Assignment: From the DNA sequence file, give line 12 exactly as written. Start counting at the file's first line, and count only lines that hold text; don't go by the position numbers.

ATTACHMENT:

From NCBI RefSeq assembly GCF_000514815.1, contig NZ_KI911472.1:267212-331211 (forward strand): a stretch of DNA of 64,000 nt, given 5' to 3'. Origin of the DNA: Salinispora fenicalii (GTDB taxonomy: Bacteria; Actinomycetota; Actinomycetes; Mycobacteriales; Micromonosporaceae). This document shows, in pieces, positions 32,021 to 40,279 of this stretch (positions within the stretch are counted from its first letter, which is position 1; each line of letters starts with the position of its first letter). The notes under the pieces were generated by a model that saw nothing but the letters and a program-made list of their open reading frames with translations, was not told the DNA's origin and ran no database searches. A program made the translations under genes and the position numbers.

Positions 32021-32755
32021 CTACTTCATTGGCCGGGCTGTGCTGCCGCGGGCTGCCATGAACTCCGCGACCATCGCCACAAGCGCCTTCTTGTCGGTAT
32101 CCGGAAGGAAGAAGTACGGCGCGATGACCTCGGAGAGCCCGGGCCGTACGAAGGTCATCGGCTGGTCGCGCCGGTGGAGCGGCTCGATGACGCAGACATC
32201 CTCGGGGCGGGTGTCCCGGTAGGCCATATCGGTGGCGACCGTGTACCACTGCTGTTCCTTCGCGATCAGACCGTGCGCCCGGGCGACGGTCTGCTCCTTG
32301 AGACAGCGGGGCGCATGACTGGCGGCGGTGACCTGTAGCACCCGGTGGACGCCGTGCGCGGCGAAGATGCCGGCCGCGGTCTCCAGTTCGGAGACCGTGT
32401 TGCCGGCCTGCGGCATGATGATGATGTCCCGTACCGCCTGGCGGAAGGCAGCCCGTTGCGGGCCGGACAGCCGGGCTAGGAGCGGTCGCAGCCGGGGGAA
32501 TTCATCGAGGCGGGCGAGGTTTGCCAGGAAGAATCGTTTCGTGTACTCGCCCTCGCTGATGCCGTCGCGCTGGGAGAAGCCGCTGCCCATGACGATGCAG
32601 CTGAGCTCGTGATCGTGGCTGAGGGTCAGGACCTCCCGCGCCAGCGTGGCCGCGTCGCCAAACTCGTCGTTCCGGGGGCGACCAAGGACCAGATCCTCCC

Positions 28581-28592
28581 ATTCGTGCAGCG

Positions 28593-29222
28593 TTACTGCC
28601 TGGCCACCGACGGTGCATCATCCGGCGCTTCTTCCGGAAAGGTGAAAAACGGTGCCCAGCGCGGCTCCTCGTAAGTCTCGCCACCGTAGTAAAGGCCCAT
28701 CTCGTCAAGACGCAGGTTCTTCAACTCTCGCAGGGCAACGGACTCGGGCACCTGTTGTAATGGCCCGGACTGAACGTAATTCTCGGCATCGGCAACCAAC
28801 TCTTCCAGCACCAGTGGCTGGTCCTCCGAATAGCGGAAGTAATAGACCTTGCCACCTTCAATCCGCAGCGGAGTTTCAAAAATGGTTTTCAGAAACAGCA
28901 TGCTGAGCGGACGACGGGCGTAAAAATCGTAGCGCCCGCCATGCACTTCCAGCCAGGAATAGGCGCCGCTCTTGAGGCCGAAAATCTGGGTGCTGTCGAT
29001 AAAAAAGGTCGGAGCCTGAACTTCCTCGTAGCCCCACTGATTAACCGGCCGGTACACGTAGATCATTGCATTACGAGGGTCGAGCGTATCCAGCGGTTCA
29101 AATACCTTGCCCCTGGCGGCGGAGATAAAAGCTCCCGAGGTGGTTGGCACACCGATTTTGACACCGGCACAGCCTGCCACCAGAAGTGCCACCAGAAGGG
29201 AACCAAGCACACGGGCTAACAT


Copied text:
Positions 28593-29222